tances between perches were significantly greater from tall perches

than short ones when kestrels and shrikes left without attacking prey

(Table 4; t = 3o5» P < =005; t = 6,1, p
Table 40 Effects of perch height on distances traveled between
         percheso — Only distances between continuous equal-height
         perches after giving-up times are includedo

Perch Height (m)      x Distance (m)» Kestrels    x Distance Cm), Shrikes

     2-3                         18*2                       15=5

     >7                          53=9                       68 oO

Table %    Effects of wind speed on distance traveled between perches*

                          x Distance (m) Between Perches for:
  Perch              Kestrels                        Shrikes
Height (m)   Wind 10 mph      Wind 10 mph

   2-3             23°2            13o4           13o9          13=2

   >7              67=5            35=1           38=9
tendency was noted for shrikes on low perches to hunt into the wind at

times of high wind speeds, and there was no difference in distance be­

tween these perches for times of high and low wind (t = 37* p >o30)o

Sample size of shrikes for distance between perches on high perches was

too small for analysis0

                       Allocation of Time in Patches

        Most studies of optimal allocation of time in patches concern

"giving-up timeso”     Giving-up time is the period waited since the last

capture before an animal leaves a patch*    Although there is general

agreement that giving-up times are derived from information from pre­

vious experience, the kind and quality of information animals use has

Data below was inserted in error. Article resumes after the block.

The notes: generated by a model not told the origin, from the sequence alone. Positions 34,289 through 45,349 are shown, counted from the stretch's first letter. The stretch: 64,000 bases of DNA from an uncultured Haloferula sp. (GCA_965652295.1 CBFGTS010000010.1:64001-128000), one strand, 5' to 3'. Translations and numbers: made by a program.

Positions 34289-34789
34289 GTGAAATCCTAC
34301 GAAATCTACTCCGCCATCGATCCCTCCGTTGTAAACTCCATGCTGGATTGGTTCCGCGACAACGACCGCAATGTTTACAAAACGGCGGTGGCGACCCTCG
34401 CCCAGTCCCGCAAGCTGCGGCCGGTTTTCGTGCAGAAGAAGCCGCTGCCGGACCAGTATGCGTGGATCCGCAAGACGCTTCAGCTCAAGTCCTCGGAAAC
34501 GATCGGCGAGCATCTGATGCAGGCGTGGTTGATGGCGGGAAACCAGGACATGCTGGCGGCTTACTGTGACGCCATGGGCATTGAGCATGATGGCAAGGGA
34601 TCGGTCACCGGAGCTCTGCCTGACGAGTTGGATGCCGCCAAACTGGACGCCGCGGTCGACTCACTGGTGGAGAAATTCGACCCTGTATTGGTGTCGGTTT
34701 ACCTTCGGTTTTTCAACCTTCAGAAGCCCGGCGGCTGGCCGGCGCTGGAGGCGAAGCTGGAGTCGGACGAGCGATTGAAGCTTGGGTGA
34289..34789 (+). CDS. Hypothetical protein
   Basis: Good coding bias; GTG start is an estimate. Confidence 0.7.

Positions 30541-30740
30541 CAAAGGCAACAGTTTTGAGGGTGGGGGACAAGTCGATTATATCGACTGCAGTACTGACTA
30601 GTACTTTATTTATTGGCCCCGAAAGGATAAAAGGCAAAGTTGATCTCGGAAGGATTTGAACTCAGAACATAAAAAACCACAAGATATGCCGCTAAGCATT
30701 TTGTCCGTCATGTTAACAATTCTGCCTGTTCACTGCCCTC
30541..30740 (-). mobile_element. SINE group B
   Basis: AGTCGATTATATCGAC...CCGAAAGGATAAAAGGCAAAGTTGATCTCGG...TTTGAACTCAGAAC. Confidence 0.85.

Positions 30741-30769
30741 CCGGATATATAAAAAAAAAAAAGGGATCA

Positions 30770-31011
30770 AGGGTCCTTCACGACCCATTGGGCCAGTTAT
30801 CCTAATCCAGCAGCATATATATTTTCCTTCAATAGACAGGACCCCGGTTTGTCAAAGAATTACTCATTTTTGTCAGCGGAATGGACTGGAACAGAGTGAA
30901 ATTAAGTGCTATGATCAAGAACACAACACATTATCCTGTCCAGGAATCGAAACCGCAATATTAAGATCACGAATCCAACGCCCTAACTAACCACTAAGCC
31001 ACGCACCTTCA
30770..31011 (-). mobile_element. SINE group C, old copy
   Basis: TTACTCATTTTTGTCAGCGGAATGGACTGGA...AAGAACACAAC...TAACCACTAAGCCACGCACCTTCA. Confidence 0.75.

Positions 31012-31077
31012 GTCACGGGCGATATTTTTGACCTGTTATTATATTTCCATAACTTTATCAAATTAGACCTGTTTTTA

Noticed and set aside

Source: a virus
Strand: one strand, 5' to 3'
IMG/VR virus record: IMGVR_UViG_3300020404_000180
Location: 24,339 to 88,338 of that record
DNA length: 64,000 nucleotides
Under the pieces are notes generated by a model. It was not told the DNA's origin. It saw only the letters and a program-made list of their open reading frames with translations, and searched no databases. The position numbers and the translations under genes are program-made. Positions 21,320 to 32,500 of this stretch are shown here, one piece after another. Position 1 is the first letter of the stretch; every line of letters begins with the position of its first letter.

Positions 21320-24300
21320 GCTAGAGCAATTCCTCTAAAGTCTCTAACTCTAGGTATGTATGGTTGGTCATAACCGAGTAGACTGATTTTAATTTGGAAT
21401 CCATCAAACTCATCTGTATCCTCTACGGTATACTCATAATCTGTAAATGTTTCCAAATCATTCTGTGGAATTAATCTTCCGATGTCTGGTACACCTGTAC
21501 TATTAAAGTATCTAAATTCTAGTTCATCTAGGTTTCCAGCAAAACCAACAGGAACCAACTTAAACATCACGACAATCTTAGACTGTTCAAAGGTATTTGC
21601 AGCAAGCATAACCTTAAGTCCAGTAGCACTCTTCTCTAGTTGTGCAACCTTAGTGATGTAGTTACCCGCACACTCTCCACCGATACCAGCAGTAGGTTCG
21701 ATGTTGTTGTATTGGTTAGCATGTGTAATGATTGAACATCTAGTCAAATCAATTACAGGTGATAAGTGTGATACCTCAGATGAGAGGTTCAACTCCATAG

not been determined*    Charnov (1973) has proposed the marginal-value

theorem, a deterministic model that relies only on the mean times

waited in previous patches*    This model has recently been criticized

by Oaten (1977), who suggested that a stochastic    model, where an

animal uses the variance as well as the means, is necessary for optimal

foraging*   It also seems likely that information gathered while forage

ing in a patch may affect giving-up time*    For birds hunting from

perches, one such source of information may be assessment of prey that

are seen but not attacked*

        -Qiving-up time could be measured for kestrels and shrikes when

they left a patch without attacking prey*    My limited data on kestrels

and shrikes does not allow a determination of exactly how these birds

use past experience to determine giving-up time*    However, it seems

that part of the information used should be the means of some number
of times waited in previous patches before prey were attacked,.     There­

fore, ’I make the following prediction*

    Prediction 7:   Giving-up time should correlate with some number of

previous times waited for prey*

    Test of Prediction 7°   The mean of the last three times waited in